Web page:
At the ceremony held recently to honor eight outstanding Sigma Deltans, no less than economist and Mariang Maya past awardee Solita “Winnie” Monsod was in attendance, together with other past awardees, broadcast personality Ces Drilon, Oceana head and environment advocate Gloria Estenzo-Ramos, and historian Felice Prudente-Sta. Maria.
The current awardees are: Marlene Paje-Rodriguez for Public Administration; Emelyn Lynett Advincula Villariba for Visual Journalism; Ambassador Virginia Honrado-Benavidez for Diplomacy and International Relations; Maria Lourdes Santos for Food Research and Development; Linda Luz Bacungan-Guerrero, President of Social Weather Stations, for Social Research; Annie Gerona Dee for Business and Entrepreneurship; Maria Elizabeth Santiago-Sichon for Human Resource Development; and Frances Rivera, a journalist and news anchor in CNBC, for Broadcast Communications. These women excelled in different fields beyond the campus and went into corporate careers or government service.
This March is another celebration of Women’s Month and another reminder for women (and men) to recognize the role of women in society. Beyond the recognition of biological differences, there is a need to remind everyone that women and men have the same opportunities for careers and paths thought to be “for men only,” like mining, for example. Young women of today must not choose traditional paths but blaze new trails given the advantage of technology as an equalizer, among other democratizing developments such as the internet and fintech, to name a few.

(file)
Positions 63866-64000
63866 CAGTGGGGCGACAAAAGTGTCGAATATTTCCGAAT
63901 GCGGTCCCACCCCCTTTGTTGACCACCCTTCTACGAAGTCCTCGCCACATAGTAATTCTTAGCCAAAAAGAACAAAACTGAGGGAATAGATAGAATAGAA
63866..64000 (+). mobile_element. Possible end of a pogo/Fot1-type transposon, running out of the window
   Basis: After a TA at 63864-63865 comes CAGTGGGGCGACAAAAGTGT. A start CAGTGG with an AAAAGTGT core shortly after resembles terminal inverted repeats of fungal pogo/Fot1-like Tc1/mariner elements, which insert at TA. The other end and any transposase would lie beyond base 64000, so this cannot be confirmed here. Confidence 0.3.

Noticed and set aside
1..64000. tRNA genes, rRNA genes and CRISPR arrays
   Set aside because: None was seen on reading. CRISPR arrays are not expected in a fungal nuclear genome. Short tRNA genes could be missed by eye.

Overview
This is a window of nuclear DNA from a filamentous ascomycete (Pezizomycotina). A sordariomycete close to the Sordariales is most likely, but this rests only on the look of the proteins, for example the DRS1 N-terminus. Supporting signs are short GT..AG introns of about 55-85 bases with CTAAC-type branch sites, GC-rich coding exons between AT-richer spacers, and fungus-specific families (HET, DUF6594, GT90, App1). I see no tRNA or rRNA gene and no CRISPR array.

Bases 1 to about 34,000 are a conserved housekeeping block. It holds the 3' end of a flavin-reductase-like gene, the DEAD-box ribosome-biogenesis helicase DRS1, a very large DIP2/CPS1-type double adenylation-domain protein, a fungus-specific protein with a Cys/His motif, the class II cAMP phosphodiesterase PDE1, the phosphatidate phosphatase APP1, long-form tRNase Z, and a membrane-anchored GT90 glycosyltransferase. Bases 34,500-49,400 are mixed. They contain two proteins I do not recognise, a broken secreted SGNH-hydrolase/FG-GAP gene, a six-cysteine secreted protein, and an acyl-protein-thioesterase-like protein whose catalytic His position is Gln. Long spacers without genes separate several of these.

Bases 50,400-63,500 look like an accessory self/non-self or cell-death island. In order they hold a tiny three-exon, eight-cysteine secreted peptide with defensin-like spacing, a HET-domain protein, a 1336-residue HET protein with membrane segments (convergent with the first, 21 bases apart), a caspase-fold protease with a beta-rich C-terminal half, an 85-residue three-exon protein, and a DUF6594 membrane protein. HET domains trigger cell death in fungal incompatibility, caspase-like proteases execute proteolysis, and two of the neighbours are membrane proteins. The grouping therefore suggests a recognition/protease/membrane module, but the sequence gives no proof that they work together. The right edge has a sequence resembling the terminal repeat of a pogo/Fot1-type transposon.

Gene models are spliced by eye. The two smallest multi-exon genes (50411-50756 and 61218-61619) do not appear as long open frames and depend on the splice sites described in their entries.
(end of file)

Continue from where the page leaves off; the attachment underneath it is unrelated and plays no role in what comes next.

In the corporate and business environment, women must be recognized and included in all levels of management, if a company has to be sustainable. Diversity and Inclusion has been not just an advocacy for some but now a requirement to be a sustainable enterprise. Women and youth must be included in plans for a sustainable future. Diversity must even extend up to the board room where women and youth can play a crucial role in making companies adapt to the new normal.
This month, let us be conscious and celebrate our young girls, our young corporate executives, our women civic leaders to rise up and continue to be noticed as movers of society. This can only happen if we allow them to develop to their full potential in the organization, even during child-bearing years. Many women also have their preferences and choose to not have families because of careers and they must also be respected for their choices. Every woman must be her own self, not a copy of society’s perceived model.
Look around you and find an inspiring woman who can inspire others to become their best versions of themselves, recognizing their own potential and be the exemplar for generations to come.
Happy Women’s Month to all the women out there!
Chit U. Juan is a member of the MAP Diversity, Equity & Inclusion Committee, and the MAP Agribusiness Committee. She is president of NOWCD, chair of the Philippine Coffee Board, and councilor of Slow Food for Southeast Asia.